Taylor DeBlieux (‘05), also an STM alumni, has been working with the homeless for years. While his official position at Acadiana Care is housing case manager, he likes to call himself “the guy on the streets.”  His job for the past two years has been to aid some of the homeless in being housed.

“Initially I was in school at UL… I moved to New Orleans to pursue music. I lived in mid-city and my house was one of the only ones habitable after Katrina, so most of my neighbors were squatters. There were abandoned, condemned buildings, but they were full of people from around the world. My friends turned into these colorful characters. So when I went to go back to get my degree in sociology I catered my curriculum to what could affect the homeless population. While I’ve moved out of town this will always be home for me, and there is a job for me here. I wanted to give back to my community.”

“When someone is being housed it could be a life-changing experience. I often have to help with that because they don’t know what to do. We solicit furniture, appliances for them. Otherwise, It’s not really a home; it’s a house. We have to kind of wean them into living a normal life. If I can find them work, I find them work regardless of their background. They have to get out of that cycle of being helpless.”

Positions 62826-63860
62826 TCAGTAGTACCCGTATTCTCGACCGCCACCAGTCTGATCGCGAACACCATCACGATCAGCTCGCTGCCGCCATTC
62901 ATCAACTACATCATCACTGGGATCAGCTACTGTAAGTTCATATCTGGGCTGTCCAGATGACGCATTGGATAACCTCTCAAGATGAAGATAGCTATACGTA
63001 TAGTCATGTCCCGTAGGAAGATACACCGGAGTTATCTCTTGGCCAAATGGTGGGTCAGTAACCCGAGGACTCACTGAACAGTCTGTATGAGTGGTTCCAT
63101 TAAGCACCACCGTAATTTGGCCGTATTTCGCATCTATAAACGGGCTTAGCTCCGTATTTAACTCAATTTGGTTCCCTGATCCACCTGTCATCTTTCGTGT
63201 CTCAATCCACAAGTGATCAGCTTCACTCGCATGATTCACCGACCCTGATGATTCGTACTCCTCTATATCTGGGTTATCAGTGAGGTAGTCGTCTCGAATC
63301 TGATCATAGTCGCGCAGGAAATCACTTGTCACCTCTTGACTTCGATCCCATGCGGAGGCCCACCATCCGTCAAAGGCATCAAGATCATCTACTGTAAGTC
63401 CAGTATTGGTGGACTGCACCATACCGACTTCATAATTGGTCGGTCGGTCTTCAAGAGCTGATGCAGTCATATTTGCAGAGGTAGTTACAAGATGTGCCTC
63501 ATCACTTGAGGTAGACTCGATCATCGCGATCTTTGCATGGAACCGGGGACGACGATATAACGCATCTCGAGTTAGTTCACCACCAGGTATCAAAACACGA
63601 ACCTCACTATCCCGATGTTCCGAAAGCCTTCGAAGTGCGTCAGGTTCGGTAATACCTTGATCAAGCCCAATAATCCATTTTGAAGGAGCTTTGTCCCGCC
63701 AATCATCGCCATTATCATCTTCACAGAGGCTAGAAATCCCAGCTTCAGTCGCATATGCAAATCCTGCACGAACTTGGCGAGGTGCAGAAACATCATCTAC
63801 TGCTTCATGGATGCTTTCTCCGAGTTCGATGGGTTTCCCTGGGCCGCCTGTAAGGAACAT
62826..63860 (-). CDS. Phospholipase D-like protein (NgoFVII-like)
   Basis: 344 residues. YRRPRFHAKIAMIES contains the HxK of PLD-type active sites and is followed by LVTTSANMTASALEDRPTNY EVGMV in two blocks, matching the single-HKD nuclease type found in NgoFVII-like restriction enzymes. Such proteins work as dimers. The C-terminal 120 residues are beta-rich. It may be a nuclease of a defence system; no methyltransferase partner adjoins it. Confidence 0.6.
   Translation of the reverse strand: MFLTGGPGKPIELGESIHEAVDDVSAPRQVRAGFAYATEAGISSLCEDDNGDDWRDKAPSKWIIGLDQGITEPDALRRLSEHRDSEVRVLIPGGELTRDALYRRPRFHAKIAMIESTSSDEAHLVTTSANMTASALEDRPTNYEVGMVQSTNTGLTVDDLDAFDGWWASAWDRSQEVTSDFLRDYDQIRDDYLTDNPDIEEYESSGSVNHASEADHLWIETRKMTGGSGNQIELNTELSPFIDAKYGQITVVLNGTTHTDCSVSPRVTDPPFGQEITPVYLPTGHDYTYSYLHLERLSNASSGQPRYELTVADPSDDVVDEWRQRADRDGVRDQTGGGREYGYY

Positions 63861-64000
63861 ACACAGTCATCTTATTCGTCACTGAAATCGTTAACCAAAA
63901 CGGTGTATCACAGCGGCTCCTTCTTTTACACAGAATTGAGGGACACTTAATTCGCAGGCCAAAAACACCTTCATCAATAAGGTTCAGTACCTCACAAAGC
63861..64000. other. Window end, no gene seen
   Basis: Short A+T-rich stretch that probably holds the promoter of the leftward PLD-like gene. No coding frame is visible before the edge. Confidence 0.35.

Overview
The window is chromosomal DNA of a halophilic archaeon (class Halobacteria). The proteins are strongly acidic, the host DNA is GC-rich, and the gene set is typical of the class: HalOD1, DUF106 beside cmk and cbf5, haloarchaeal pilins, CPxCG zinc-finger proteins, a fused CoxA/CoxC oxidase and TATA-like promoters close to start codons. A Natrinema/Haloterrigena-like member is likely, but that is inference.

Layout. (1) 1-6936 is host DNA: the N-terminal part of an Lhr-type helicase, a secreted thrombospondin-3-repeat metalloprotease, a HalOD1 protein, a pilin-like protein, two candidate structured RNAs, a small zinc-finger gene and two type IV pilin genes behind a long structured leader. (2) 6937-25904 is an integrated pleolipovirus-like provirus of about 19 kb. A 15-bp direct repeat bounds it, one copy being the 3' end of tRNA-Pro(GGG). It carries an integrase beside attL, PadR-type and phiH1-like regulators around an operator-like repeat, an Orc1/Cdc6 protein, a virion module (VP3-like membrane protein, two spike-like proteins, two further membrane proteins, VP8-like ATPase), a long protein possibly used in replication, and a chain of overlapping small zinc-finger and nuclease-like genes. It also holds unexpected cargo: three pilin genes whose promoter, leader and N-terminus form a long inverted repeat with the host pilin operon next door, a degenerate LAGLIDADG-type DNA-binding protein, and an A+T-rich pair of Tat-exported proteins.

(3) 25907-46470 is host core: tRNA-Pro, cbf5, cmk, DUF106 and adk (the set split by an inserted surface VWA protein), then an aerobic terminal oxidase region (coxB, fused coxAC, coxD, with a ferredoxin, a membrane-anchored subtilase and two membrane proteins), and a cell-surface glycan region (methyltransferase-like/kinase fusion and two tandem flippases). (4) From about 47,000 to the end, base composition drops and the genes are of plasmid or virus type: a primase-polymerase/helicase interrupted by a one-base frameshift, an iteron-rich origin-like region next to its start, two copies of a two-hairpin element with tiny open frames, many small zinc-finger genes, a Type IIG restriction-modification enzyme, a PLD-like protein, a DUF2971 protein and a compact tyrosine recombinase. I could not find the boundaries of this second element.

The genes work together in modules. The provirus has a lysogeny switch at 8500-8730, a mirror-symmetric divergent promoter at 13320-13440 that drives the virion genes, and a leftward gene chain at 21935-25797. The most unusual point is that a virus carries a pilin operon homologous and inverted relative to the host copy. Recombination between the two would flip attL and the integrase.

“I have to establish months and months of rapport to get these people to trust me. I’m not a cop; I’m here to help you. I consider any advancement in their mental health a success. I haven’t had people go back to school or start a family; this isn’t like a weight loss story. I just think that any small step forward is a success.”

A group of local organizations working together to end homelessness in Lafayette is ARCH. This is a group that LiAnne has been working with. ARCH is a group of “nonprofit homeless service providers, victim services providers, faith-based organizations, governments, businesses, advocates, public housing authorities, school districts, social service providers, mental health agencies, hospitals, universities, affordable housing developers, law enforcement, homeless and formerly homeless persons…. And YOU!” Through organizations like this and others both nationwide and locally there are many ways to get involved. While homelessness is an issue far from being resolved, small non-profits and large nationwide projects are slowly but surely chipping away at it.

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STM alumni work with area homeless